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MCI push into local market set to continue

British Telecom's US partner, MCI, yesterday pledged to press ahead with its costly expansion into the $100bn (pounds 61bn) local American phone market, regardless of the outcome of the joint review into the group's strategy launched by the two companies.

Doug Maine, MCI's finance director, insisted the drive into local phone markets remained the company's top priority. "MCI is never slow to seize the opportunity. Now is exactly the time to make our move," he said.

The upbeat message came as the US carrier confirmed a drop in earnings in the second quarter of the year, a fortnight after the shock profits warning which threw the $20bn merger with BT into jeopardy. Profits between April and June dropped by 6.7 per cent, to $280m after tax, while the local operations lost $61m.

MCI's huge investment programme in the local market accelerated further, with $970m spent in the second quarter, compared with $900m during the same period the year before. Mr Maine said the programme was "pure MCI", making "short-term investment to ensure long-term success".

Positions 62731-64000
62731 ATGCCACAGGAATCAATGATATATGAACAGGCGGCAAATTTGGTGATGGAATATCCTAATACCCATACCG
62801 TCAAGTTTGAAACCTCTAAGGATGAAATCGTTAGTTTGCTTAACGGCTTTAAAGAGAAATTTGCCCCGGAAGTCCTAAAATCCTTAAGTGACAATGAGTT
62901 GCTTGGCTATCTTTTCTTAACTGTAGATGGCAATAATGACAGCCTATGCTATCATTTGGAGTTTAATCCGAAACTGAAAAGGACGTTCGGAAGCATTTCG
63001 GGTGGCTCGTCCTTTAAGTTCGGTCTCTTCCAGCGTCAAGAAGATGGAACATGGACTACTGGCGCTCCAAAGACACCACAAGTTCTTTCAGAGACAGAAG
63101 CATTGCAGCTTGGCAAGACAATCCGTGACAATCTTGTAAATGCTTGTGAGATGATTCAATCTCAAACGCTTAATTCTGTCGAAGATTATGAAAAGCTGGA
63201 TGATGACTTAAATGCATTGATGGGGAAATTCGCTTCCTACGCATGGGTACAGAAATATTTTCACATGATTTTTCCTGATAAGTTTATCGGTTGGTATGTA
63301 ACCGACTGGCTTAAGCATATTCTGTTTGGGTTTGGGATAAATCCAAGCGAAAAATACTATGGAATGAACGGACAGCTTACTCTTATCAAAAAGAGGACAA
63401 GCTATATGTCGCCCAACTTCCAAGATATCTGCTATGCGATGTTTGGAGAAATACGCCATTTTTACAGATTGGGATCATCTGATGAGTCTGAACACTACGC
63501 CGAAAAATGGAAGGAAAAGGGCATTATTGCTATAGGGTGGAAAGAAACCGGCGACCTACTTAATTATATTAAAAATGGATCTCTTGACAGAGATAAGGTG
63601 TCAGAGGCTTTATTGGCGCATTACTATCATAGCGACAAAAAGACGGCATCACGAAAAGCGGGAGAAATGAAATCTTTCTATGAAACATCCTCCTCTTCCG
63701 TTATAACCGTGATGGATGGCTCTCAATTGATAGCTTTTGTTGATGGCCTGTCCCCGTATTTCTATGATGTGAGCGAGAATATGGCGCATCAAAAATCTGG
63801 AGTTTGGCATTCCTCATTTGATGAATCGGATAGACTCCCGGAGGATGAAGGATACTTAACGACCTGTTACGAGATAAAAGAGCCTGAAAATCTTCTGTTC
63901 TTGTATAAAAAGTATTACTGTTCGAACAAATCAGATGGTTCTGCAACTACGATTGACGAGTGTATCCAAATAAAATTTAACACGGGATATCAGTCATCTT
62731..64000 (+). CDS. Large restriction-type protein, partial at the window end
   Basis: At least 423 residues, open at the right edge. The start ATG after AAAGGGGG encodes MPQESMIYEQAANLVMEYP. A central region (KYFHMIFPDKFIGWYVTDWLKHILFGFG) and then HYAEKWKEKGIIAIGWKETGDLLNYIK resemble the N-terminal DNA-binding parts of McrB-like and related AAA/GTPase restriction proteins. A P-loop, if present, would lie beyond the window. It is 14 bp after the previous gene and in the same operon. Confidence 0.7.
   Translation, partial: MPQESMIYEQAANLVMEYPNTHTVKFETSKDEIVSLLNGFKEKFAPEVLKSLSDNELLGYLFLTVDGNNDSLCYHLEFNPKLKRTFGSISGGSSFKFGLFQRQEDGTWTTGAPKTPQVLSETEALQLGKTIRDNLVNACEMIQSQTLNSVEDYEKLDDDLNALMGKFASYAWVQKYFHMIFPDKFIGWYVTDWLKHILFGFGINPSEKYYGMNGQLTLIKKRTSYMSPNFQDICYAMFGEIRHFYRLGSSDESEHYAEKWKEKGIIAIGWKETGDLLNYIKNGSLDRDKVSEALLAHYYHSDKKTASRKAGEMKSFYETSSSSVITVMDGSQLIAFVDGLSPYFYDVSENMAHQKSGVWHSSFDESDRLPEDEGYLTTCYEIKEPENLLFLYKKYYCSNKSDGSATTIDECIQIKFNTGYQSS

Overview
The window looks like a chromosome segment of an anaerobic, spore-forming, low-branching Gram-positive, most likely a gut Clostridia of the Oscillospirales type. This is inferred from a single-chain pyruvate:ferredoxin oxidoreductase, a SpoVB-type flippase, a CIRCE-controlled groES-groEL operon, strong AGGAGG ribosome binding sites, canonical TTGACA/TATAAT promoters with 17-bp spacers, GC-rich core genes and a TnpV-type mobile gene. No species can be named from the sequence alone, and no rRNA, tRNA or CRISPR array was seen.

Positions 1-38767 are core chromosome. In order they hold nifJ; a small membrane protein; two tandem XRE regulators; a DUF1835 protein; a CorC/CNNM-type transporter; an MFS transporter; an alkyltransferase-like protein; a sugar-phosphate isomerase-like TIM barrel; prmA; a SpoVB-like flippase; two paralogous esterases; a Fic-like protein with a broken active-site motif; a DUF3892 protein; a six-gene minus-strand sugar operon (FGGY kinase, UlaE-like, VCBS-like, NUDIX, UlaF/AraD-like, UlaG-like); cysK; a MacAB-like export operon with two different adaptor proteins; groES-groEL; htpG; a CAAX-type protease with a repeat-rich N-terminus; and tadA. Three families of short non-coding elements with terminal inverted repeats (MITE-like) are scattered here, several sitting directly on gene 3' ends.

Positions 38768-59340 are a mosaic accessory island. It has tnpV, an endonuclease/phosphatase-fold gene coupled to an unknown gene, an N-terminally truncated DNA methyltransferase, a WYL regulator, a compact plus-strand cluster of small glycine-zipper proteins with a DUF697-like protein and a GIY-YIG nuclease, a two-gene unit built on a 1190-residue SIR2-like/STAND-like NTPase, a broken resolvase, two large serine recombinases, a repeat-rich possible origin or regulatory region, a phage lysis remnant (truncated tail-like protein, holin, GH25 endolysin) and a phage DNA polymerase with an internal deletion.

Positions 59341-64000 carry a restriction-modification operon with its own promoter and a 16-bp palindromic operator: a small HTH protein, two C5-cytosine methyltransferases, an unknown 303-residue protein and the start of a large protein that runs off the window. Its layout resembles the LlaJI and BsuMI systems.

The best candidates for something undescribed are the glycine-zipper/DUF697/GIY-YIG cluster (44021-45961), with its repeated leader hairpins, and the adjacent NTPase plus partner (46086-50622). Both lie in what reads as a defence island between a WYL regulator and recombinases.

He also angered British analysts and investors by discounting an early conclusion to the review, suggesting the findings would emerge in "weeks rather than months". The comments met with surprise from institutional shareholders last night, who had expected an announcement much sooner.

James Dodd, telecoms analyst with Dresdner Kleinwort Benson, said most shareholders were hoping for news "within days". He added: "The senior management at BT and MCI should have been focused on these problems since the deal was announced last year, not getting to grips with them now."

One institutional investor described BT's handling of the affair as "abysmal". The shareholder continued: "The only time we've had contact with BT is when we've asked for it. They say it's good to talk but they're not doing it."

The institution added: "BT's management now has a serious credibility problem. MCI is telling its investors in the US that the merger terms can't be renegotiated. We'd like some answers from BT now."

The MCI figures also showed a worrying slowdown in growth in its core long-distance phone business, previously the main driver of profits. Sales from long-distance calls rose by 4.7 per cent to $4.4bn in the second quarter, compared with a rise of 12 per cent last year.

Mr Maine warned that long-distance growth for 1997 would be flat, as the regional phone companies began attacking MCI's traditional territory for the first time.

BT will today report a small drop in profits for the same three-month period, to around pounds 850m, as the impact of regulatory price cuts continues to bite.